Stuck at initramfs because grub is looking for non-existant UUID and getting a text editor to fix it

This is mostly for my own reference as it is quite probable that I will forget to manually fix Grub’s menu.lst file next time I update my kernel… Yay – I will never get that hour of my life back.

Basically, if you are stuck at “initramfs” and you need a text editor such as nano or vi, these are the steps you need to take to be able to use the executables that are so tantalisingly close:

  1. mount the disk
  2. move “/dev” to within the new filesystem
  3. “chroot” yourself so you are working as if everything had booted correctly
  4. edit your file and then reboot

In slightly more technical nature (which obviously only applies to post title’s specific circumstances):

mount /dev/xvda1 /root

/scripts/init-bottom/udev

chroot /root /bin/sh

cd /boot/grub/

nano menu.lst

Then delete the “UUID=” bits on basically all the lines, save and reboot.

Posted in Lessons Learnt | Leave a comment

HTTP Public Key Pinning (HPKP)

HTTP Public Key Pinning is a mechanism that can prevent Man-in-the-Middle attacks against TLS connections to HTTP services.  Essentially, the web service tells the browser which certificates it should expect and that it should reject all others.  It is a header and looks a little like this:

Public-Key-Pins: pin-sha256=”eZ2mT3Q9rS+P5WO3beF1Du9Jojk2oaO3eM0BYjl+uKk=”; pin-sha256=”2RvDQRJ3jUJaIvGRBMATMgSMrTecA3HXQXeUgRFKIcc=”; max-age=5184000; includeSubDomains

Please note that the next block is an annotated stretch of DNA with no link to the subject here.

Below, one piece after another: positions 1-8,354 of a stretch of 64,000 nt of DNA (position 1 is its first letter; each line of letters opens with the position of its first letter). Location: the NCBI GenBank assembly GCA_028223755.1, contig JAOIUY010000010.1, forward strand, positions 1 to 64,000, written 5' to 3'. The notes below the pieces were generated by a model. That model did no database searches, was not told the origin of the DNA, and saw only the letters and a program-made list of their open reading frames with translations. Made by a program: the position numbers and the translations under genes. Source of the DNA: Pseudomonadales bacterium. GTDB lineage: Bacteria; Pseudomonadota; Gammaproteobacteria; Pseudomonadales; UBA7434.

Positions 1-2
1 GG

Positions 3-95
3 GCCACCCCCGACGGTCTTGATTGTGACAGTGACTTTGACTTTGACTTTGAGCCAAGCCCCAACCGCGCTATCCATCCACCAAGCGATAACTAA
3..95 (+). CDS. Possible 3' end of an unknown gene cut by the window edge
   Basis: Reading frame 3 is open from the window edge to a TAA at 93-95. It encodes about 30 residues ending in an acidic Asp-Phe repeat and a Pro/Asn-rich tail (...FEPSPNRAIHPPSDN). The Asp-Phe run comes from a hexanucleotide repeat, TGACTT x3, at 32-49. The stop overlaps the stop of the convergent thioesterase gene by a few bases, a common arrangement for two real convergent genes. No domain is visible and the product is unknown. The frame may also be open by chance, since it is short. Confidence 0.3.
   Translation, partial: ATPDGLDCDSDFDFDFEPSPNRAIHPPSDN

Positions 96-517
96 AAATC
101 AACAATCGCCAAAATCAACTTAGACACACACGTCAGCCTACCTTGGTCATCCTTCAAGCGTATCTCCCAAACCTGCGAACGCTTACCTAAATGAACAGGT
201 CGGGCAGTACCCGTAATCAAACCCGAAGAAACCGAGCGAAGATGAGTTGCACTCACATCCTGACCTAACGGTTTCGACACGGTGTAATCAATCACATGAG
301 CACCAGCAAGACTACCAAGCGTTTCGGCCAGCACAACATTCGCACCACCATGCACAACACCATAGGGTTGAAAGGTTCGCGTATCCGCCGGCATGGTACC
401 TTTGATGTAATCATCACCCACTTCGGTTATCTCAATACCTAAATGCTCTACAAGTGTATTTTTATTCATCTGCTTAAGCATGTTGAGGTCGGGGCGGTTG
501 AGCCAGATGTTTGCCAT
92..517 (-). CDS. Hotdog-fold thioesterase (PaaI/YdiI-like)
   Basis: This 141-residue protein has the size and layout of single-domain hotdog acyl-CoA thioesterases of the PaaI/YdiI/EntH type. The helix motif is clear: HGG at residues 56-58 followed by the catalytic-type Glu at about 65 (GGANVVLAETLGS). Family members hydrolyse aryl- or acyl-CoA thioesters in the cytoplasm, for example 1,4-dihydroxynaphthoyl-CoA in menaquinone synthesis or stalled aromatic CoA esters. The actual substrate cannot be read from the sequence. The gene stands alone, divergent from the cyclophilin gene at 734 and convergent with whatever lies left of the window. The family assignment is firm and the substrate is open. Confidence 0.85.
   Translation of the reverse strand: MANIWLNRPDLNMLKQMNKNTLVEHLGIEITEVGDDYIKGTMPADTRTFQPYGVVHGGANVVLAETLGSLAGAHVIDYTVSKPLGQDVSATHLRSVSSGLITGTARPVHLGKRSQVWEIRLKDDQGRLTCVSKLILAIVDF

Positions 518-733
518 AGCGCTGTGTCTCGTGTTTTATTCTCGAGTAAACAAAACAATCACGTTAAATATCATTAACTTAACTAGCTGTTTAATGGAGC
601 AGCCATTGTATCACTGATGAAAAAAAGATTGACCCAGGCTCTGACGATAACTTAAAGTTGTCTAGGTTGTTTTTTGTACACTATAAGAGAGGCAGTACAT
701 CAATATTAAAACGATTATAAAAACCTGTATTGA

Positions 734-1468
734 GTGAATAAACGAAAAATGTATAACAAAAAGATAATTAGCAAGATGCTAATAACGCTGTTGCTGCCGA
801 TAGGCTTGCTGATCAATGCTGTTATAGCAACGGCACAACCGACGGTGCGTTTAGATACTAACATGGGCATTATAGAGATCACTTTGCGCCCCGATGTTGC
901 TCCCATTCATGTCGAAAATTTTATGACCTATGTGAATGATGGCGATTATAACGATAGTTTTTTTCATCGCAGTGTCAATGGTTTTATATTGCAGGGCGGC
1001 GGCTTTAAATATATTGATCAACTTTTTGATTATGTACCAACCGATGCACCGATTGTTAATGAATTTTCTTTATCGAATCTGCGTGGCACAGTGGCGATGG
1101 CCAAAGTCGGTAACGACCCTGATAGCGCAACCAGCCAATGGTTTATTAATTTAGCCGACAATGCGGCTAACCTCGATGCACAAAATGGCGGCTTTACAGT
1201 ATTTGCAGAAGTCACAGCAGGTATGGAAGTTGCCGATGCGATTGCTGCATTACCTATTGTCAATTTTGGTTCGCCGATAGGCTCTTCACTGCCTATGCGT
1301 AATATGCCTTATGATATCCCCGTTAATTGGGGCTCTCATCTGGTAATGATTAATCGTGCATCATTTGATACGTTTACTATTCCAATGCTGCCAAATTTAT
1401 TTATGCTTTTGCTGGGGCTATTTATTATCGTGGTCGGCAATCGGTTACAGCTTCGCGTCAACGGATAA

Each of the sections prefixed with “pin-sha256” are the identifiers for the certificates and they are known as “pins”.  Pins are base64 encoded, sha256 hashes of the public keys.  You need to have two pins, one is your current certificate, and one is a backup certificate in case the current one is compromised or expires.  The good news is, you can produce this hash based on the CSR (Certificate Signing Request) and you don’t actually need to buy a cert at this stage to be able to have a backup pin in place!

The “max-age” section is better thought of as a Time To Live (TTL).  That is because it is the value in seconds for which the browser is instructed to honour the security header.  5,184,000 is approximately 2 months.

Optionally, you can include all subdomains as well – though you need to think about this and make sure it is appropriate for your environment.

To get the current certificate pin you can cheat a little and use this web service (https://report-uri.io/home/pkp_hash) written by Scott Helme.  You only need the pin is associated with your site which is usually the top entry when the service finishes its analysis.  The ones below are not required and potentially weaken the policy – they are after all pins for certificates that are outside your control!